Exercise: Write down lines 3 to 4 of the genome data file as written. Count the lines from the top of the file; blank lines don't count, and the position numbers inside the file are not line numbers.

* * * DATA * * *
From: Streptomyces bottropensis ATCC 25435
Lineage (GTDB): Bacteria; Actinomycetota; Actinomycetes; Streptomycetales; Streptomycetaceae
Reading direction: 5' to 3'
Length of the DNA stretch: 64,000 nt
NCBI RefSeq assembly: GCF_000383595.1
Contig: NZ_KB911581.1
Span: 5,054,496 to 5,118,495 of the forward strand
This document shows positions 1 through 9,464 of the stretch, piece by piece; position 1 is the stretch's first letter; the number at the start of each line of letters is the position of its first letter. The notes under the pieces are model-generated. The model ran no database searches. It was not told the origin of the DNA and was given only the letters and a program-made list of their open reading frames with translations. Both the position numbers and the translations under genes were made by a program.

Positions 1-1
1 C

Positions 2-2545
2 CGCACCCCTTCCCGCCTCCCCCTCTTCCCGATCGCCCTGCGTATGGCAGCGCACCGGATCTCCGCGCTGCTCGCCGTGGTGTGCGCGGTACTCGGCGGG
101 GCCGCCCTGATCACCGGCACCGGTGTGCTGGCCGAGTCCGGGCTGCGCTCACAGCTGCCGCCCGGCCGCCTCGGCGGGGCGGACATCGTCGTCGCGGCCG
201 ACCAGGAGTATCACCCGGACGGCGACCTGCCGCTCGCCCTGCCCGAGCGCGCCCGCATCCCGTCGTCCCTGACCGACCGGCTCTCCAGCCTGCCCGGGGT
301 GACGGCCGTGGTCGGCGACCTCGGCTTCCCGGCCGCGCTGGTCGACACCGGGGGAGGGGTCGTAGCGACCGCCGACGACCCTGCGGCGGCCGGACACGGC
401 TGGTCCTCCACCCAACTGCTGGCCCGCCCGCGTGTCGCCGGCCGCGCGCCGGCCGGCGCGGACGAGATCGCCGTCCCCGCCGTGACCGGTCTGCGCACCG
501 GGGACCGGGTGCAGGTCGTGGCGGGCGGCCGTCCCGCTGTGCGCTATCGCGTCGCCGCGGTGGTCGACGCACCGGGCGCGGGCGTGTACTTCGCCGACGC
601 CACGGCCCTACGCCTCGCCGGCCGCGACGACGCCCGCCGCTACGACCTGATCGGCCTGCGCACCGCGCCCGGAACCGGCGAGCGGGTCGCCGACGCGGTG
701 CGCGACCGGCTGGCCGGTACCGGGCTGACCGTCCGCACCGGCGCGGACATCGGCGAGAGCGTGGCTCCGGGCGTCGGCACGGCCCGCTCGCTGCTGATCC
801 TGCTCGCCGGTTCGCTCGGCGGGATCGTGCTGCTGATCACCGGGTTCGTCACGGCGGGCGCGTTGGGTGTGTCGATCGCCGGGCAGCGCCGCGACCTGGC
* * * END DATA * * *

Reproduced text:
Reading direction: 5' to 3'
Length of the DNA stretch: 64,000 nt